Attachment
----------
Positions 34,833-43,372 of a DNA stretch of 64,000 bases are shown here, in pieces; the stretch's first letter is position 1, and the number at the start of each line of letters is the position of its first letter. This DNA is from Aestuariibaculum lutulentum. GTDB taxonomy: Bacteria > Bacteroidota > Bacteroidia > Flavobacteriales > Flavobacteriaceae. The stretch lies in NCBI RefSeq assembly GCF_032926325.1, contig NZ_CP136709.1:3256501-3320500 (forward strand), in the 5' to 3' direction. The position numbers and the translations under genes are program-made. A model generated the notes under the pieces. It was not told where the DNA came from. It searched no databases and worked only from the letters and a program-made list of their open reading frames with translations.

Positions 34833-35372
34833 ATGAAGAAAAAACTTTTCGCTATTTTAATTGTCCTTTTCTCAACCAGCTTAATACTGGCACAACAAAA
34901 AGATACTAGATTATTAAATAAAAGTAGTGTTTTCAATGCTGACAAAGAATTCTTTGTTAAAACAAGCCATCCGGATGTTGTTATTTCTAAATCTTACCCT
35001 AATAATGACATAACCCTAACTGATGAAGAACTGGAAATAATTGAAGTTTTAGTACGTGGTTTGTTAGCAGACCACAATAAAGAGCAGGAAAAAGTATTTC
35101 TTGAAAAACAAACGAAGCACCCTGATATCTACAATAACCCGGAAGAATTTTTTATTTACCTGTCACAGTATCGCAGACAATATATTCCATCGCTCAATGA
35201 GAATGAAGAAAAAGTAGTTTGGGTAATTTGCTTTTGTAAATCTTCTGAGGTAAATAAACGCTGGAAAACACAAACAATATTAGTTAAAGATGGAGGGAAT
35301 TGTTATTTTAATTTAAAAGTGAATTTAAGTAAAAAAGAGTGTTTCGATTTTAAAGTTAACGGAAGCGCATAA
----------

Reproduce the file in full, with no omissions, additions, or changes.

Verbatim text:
Positions 34,833-43,372 of a DNA stretch of 64,000 bases are shown here, in pieces; the stretch's first letter is position 1, and the number at the start of each line of letters is the position of its first letter. This DNA is from Aestuariibaculum lutulentum. GTDB taxonomy: Bacteria > Bacteroidota > Bacteroidia > Flavobacteriales > Flavobacteriaceae. The stretch lies in NCBI RefSeq assembly GCF_032926325.1, contig NZ_CP136709.1:3256501-3320500 (forward strand), in the 5' to 3' direction. The position numbers and the translations under genes are program-made. A model generated the notes under the pieces. It was not told where the DNA came from. It searched no databases and worked only from the letters and a program-made list of their open reading frames with translations.

Positions 34833-35372
34833 ATGAAGAAAAAACTTTTCGCTATTTTAATTGTCCTTTTCTCAACCAGCTTAATACTGGCACAACAAAA
34901 AGATACTAGATTATTAAATAAAAGTAGTGTTTTCAATGCTGACAAAGAATTCTTTGTTAAAACAAGCCATCCGGATGTTGTTATTTCTAAATCTTACCCT
35001 AATAATGACATAACCCTAACTGATGAAGAACTGGAAATAATTGAAGTTTTAGTACGTGGTTTGTTAGCAGACCACAATAAAGAGCAGGAAAAAGTATTTC
35101 TTGAAAAACAAACGAAGCACCCTGATATCTACAATAACCCGGAAGAATTTTTTATTTACCTGTCACAGTATCGCAGACAATATATTCCATCGCTCAATGA
35201 GAATGAAGAAAAAGTAGTTTGGGTAATTTGCTTTTGTAAATCTTCTGAGGTAAATAAACGCTGGAAAACACAAACAATATTAGTTAAAGATGGAGGGAAT
35301 TGTTATTTTAATTTAAAAGTGAATTTAAGTAAAAAAGAGTGTTTCGATTTTAAAGTTAACGGAAGCGCATAA